The ability to disable certain features in Microsoft Windows has been a part of the operating system for a long time. For example, the Windows XP Add/Remove Programs utility contained the Windows Components Wizard, which gave you the ability to remove a very limited number of components from the operating system, as shown in Figure A.

Figure A

In XP, the Windows Components allowed you to remove a very limited number of components from the operating system.

In Windows Vista, the utility was renamed Windows Features and the user interface was streamlined with a single tree structure, as shown in Figure B. And while it allowed you to disable more than Windows XP did (mainly because it had more optional features), it still did not allow you to remove features that Microsoft considered main features of the operating system.

Figure B

In Windows Vista, the utility was renamed Windows Features.

However, the Windows 7 version of the Windows Features tool allows you to remove more than just optional features. For instance, you can remove such core features as Windows Media Player or Windows Search, as shown in Figure C.

To launch the Windows Features tool, just click the Start button, type Windows Features in the Start Search box, and select Turn Windows Features On or Off from the resulting list.

Figure C

Windows 7’s Windows Features tool allows you to remove more than just optional features.

You can even remove Internet Explorer 8 (or Internet Explorer 9), as shown in Figure D if you want.

However, as you can see, when you remove one of the core features like Internet Explorer, you see a message that warns you that some features in Windows might be affected. However, in most cases any program that uses the Internet Explorer HTML rendering engine to display information should continue to work just fine. Click the Learn More link to get more detailed information on what to expect after disabling the feature.

Figure D

You can even remove Internet Explorer 8.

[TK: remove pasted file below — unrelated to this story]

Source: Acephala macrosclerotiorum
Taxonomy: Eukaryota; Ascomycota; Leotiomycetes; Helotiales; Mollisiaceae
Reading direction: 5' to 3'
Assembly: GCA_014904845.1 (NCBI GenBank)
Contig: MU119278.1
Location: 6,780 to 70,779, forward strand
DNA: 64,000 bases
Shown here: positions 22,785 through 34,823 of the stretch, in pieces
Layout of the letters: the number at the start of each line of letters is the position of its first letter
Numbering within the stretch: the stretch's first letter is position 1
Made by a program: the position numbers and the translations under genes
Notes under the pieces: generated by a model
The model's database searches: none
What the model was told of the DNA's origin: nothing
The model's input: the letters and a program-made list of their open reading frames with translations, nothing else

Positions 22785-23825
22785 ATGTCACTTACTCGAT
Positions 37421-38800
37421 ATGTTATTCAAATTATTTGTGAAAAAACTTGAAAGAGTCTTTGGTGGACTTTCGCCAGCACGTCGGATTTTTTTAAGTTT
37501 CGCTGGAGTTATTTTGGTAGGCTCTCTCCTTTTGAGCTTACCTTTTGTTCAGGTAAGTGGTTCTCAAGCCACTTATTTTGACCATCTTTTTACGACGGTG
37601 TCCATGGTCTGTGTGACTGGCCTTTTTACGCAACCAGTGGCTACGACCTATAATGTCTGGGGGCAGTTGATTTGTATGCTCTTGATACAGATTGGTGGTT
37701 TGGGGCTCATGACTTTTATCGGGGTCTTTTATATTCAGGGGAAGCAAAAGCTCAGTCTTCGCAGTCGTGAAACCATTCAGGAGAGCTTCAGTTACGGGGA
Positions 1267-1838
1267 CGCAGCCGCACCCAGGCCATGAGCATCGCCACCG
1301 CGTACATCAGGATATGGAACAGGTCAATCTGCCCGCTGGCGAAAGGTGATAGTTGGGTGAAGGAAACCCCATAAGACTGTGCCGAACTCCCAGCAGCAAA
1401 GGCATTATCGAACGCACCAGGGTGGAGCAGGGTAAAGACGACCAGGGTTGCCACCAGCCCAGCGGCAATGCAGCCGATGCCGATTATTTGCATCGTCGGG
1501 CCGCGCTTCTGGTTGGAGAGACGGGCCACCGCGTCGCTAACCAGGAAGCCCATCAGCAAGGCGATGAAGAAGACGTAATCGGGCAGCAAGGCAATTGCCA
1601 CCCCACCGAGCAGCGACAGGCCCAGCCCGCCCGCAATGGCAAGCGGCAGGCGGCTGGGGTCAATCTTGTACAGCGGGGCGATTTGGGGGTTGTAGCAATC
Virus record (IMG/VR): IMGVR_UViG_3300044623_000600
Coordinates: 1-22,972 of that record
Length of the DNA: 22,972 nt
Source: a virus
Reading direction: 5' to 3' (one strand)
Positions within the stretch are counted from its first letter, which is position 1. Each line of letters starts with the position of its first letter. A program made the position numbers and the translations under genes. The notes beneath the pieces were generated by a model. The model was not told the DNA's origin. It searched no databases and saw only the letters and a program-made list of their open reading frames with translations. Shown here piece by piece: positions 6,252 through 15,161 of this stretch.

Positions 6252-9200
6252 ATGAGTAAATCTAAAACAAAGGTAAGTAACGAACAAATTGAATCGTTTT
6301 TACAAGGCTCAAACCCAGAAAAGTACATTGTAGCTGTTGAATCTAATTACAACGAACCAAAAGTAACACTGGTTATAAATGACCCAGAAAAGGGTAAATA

This means that if you would rather use FireFox or Chrome as your main Web browser and never have to see the Internet Explorer icon you can just clear the Internet Explorer 8 check box to turn it off. If you would rather use Nero to burn your DVDs, you can clear the Windows DVD Maker check box. If you don’t have a need for Windows Media Center, you can turn it off. If you prefer iTunes, disable Windows Media Player. And there’s more that you can remove. Hate Gadgets? Just clear the Windows Gadget Platform check box and never see them again. Want to standardize on the PDF format? Clear the XPS check boxes.

Traversing the list

The list of items in the Windows Features tree is quite expansive. In fact, there are more than 100 items in the full tree — too many to list and describe here. But don’t worry. Many of the item names are self-explanatory, and those that are not, at least hint at their purpose. Fortunately, every item is accompanied by pop-ups that provide brief descriptions and appear when you hover over the item. If that isn’t enough, you can always Google the item name and see what turns up.

What exactly does Turn Off mean?

As you can imagine, turning off is not the same as uninstalling. And, since the feature must be installed in order for you to be able to turn it off, this is not the same as picking and choosing during Setup.

In fact, when a feature’s check box is cleared in the Windows Feature list, it is not available for use. This means that it will not appear on the Start menu or anywhere else in the operating system. Furthermore, the files (binaries and data) are not loaded by the operating system even though they remain on the hard disk.

For example, if you turn off Internet Explorer, you won’t see its icon on the taskbar, the Start menu, or the desktop. And, when you try to open a website or view web content, you’ll see an error or nothing will happen unless you install another browser.

The advantage of turning off an installed feature as opposed to uninstalling it is that if, in the future, you change your mind, the feature can easily be turned back on without having to search for a Windows Installation CD.

Some applets not included

Before you get too excited, while you can turn off such core features as I described here, other things such as Notepad, WordPad, Calculator, and Paint are not among the features you can turn off and will stay where they are. Bummer!

A potential problem

While it doesn’t happen very often, an issue may occur in the operating system that renders the Windows Features tool inoperable. If that happens, you’ll see that the Windows Features dialog box comes up, but it is empty. Microsoft is aware of the problem and has posted two methods that you can use to rectify the problem in the Microsoft Support article 931712.

What’s your take?

Now that you know how the Windows Features tool works, will you use it to turn off certain items? Which items will you turn off? Have you used the Windows Features tool before? If so, what was your experience? As always, if you have comments or information to share about this topic, please take a moment to drop by the TechRepublic Community Forums and let us hear from you.